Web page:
Lifestyle

The gift of a lifetime

When Julian Byrd, 18, applied for his driver’s license when he was 16 he expressed to his mother a desire to become an organ donor. Susan Deaton was aware and agreed with Julian’s wishes, but when faced with her son brain dead in the hospital the family felt they needed more time to be with the young man. Time was ticking. Lives were waiting.

More than 2 million Americans die each year, but only about 15,000 die under circumstances — primarily being declared brain dead — that make them eligible to donate organs. Of this number, only about 6,000 currently end up donating organs. A brain dead body hooked to a ventilator can last at most seven days. In Julian’s sixth day, time was ticking. Lives were waiting.

The story of Julian, his mother and the decision for organ donation will unfold as a part of the web documentary “The Gift of a Lifetime” created by FusionSpark Media, headed up by Langley resident Russell Sparkman. “The Gift of a Lifetime” begins a live webcast March 22 with two key story components, accompanied by a Web site full of information and resources regarding organ and tissue donation and transplantation.

“Giving the Gift,” researched in January, tells the stories of families and their decisions to donate, such as Julian’s. “Waiting for the Gift” will unfold live as a team of journalists, including Sparkman, travel to UCLA Medical Center this week to tell the up close stories of patients waiting for organ and tissue donations.

Anything could happen while “Waiting for the Gift.” Wednesday the team expects to visit a husband donating a kidney to his wife, but even that’s not guaranteed.

“Either one of them could spike a fever and that’d put everything on hold,” Sparkman said.

The clock is ticking, and only time will tell.

The launch comes just before April’s National Donate Life Month. This year also marks the 50th anniversary of the world’s first successful organ transplant.

“The gift of a Lifetime” is sponsored by the Coalition on Donation and the Musculoskeletal Transplant Foundation. Additional sponsorship is offered by the Philadelphia-based Gift of Life Donor Program, the largest organ donor and transplant agency in the U.S. that serves the eastern half of Pennsylvania, southern New Jersey and Delaware. Gift of Life allowed the FusionSpark team to cover their employees’ daily duties and the stories of donation as they unfolded.

The team of journalists was in Philadelphia for 36 hours gathering interviews for “Giving the Gift” when they received word about a possible donor — Julian Byrd’s heart had stopped and he had suffered a brain death.

The important piece in Julian’s story, Sparkman said, was that he had talked with his mother about being a donor before.

“Nobody expects to ge that horrible call. Nobody expects to be asked if their family member would have wanted to donate,” he said. “Consider it a psychological insurance package of being in the position of knowing they’d want to donate.”

The team had full access to the donation coordination offices, hospital rooms and even surgical rooms.

The team witnessed many times how a donation can fill a void to a family who lost a loved one. While Susan spent a quiet moment with her dying son, Sparkman was right there in the room.

“It was the most dramatic, most emotional time of her life,” he said. “People talk about five phases of mourning, and donation has almost become a sixth for these families. It helped her in her grieving process knowing that the loss of her son has helped others.”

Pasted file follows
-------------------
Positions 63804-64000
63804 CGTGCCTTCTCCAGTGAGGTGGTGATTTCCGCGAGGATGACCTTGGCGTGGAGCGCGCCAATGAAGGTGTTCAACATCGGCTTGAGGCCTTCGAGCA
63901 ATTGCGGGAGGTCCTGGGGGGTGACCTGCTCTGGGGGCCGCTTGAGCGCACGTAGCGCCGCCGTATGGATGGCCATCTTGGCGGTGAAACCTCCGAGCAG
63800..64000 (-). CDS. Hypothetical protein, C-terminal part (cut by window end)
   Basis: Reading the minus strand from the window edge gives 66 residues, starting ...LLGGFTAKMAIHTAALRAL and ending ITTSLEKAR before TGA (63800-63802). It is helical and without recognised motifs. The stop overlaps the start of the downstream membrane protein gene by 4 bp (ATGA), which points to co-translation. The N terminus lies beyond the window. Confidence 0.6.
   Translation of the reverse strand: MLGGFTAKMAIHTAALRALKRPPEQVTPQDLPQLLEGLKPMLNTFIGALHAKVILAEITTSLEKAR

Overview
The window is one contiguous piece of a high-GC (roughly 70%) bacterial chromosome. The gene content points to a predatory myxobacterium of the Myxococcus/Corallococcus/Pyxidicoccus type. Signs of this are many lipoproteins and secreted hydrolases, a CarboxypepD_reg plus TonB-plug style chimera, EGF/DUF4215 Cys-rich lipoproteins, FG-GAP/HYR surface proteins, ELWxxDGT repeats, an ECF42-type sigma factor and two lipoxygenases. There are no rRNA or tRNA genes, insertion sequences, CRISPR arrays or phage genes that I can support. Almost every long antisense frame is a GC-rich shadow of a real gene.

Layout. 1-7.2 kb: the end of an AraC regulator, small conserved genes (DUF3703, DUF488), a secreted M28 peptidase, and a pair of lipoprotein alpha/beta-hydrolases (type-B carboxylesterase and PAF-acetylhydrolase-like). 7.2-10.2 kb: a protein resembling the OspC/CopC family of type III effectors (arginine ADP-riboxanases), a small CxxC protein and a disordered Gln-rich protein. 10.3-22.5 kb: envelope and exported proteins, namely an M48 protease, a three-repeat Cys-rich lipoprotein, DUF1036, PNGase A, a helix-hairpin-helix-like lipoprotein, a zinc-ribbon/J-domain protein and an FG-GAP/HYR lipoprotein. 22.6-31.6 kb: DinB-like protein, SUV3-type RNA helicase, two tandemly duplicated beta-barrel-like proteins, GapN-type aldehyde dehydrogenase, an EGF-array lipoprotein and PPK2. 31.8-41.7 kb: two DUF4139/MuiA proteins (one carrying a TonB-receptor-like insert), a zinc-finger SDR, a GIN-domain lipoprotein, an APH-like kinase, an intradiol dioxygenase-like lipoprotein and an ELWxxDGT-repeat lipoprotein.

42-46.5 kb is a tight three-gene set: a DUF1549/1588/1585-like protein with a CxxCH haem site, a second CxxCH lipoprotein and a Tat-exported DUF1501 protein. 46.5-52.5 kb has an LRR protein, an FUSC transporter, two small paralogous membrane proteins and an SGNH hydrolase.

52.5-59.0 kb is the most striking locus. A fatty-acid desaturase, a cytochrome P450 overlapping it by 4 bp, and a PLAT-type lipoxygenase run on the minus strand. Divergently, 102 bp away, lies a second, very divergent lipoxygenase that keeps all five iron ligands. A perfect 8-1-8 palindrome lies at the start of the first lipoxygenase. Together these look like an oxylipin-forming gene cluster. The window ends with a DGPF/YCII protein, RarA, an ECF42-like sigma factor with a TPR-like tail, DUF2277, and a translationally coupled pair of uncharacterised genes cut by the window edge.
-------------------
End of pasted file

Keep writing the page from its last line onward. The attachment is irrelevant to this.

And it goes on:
From Julian’s death came new life. His heart was donated to a 12-year-old girl, his liver went to a 21-year-old mother of one, his right lung was donated to a 59-year-old father of three, and the left lung went to a 62-year-old minister.

One of Sparkman’s pictures captures a surgeon cradling Julian’s heart.

“Seeing the entire process and hearing people talk about how donating is such a precious gift was just represented so well in this one moment with the surgeon,” he said.

In the U.S. about 18 people die every day while waiting on the organ transplant list. “The Gift of a Lifetime” is one of many Web documentaries created by FusionSpark Media whose advocacy documentaries to bridge inspiration with action.

“Our goal with this project is to increase donations,” he said.

The “The Gift of a Lifetime” site includes information that helps people understand donation, learn about the transplant waiting list, understand death before donation, learn the history and the myths of organ donation, and the stances by religious groups toward donation. There’s a full section of educational resources where teachers can download lesson plans and link resources for student projects.

People can visit “Become a Donor” and download donor cards, view their state’s donor registry, or share their decision with family and friends with an e-mail message.

“It’s so important for people to share their decision,” he said. “So many times people think they are donors but their families don’t know it and they are the ones left making the decision.”

It’s a multifaceted package for which FusionSpark often strives.

“We want to create stories about real people and their lives,” Sparkman said. “It’s important to us to add breadth and depth to a story.”

Langley-based journalist Sherry Mays has been a writer and editor for FusionSpark Media projects since 1991, and helped edit “Gift of a Lifetime.”

FusionSparks’ ability to use multiple media forms to immerse its audience in the subject matter is why Mays has been so keen to play an integral role.

“Their level of commitment to be storytellers is a call for action on many levels,” she said. “They show these incredible images of the faces of donation, allow you to hear their stories have them affect you.”

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